The Brothers Diprose

Many avid, life-long LEGO® brick fans will tell you that a brother or sister was the other half of their ‘construction crew’, and that many, many hours were whiled away building cities or spaceships or fantasy castles together. It’s a familiar story to almost any set of siblings, but what will be less familiar to most is continuing the tradition through childhood, past the trials of teenage years, and into adulthood. For the Diprose brothers, however, it’s another day at the workshop.

From left: James and Jack were among the six builders who spent over 120 hours completing this legendary reptile.

James and Jack Diprose are part of our Production team at Bright Bricks, and both assigned to our recent Mythical Beasts project. While the brothers did work on a few of these fantastic creatures individually, they did also have the chance to rekindle previous past-times  on a much larger scale. “We go right back to my mum’s LEGO,” says James, telling us a little about the projects he and Jack began together. “She had all the old City sets, so we started on that, on building towns and little houses.”

A minifigure-scale town is a far cry from the work that the models in the Bright Bricks workshop…usually to the tune of several hundred thousand bricks. “Obviously, we’d work at a very small scale, with no plans, just to see what fits, but with the hydra…” James trails off as he motions to the seven-headed titan towering above him: a fearsome Hydra, straight from the ancient Greek legends of Hercules.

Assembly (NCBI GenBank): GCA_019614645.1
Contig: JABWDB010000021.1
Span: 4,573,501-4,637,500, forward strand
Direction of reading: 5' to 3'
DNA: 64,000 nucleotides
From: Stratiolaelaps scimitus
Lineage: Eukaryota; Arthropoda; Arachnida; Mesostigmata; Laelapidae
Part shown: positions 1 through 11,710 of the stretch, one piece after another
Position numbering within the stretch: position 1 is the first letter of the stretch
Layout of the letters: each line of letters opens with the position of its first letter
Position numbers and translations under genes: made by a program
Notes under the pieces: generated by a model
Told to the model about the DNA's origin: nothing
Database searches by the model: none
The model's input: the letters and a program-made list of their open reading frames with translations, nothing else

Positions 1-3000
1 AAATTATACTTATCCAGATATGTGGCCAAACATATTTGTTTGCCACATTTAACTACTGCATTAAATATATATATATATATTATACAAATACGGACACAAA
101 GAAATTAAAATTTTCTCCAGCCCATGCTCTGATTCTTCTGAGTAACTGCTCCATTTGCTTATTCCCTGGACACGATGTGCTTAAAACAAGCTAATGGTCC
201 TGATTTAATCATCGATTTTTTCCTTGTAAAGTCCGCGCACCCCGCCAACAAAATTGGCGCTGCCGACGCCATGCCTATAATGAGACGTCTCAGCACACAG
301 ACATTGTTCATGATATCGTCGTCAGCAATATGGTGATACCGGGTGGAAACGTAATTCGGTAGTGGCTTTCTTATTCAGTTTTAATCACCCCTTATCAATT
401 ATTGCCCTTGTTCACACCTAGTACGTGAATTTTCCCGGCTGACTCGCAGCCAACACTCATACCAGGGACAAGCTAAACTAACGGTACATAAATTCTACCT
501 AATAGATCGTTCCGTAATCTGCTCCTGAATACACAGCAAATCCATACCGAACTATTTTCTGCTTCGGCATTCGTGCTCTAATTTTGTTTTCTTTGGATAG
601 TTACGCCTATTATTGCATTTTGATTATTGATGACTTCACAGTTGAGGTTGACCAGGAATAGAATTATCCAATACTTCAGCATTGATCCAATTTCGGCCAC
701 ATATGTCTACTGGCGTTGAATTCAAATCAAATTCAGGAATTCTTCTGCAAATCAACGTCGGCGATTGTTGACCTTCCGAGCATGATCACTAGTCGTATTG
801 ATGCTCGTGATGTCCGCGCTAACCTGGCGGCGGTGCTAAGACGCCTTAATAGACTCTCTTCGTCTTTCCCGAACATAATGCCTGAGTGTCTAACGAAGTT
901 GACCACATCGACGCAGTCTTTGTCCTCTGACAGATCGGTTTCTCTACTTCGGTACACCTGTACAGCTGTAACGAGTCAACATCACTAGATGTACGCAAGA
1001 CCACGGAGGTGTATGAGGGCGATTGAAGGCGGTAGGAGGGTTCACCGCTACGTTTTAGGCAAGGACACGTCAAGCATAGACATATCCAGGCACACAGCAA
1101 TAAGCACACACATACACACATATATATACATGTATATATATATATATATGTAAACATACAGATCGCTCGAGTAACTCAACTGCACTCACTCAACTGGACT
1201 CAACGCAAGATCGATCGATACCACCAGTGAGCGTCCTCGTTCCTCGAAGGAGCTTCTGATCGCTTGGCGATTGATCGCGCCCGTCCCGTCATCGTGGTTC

The complete build is a colossal 3.15m tall, but its shadow doesn’t loom too heavily over the Diproses. It may be far bigger than they – or indeed most fans – can build with their own LEGO bricks, but as James continues, he does not seem too daunted by comparison. “[The hydra’s] very well thought out from beginning to end, so we did know what goes where, but actually when we did the base, we had a bit more freedom.”

“We were always extending the city. It started off very basic, got more and more complicated as we dared.”

Jack Diprose, at the base of the beast.

The base itself is not so much a pattern, as it was intended to look like a natural plane of craggy stone, with a few pools of trans-light blue water, as if the hydra has moments earlier lurched out of its swamp, and shrugged off the clinging damp. “It was how we first started building: it was completely random, seeing what happens. That’s how we used to build when we were kids; just chuck the bricks down.” The rest is done by eye.

So is it at all weird to be working together professionally now? Apparently, it’s not as big a step as it might sound. “We did used to work together, at a country park. We didn’t think we would again, but then this opportunity came up, and it’s been brilliant.”

Words and photos by Bright Bricks.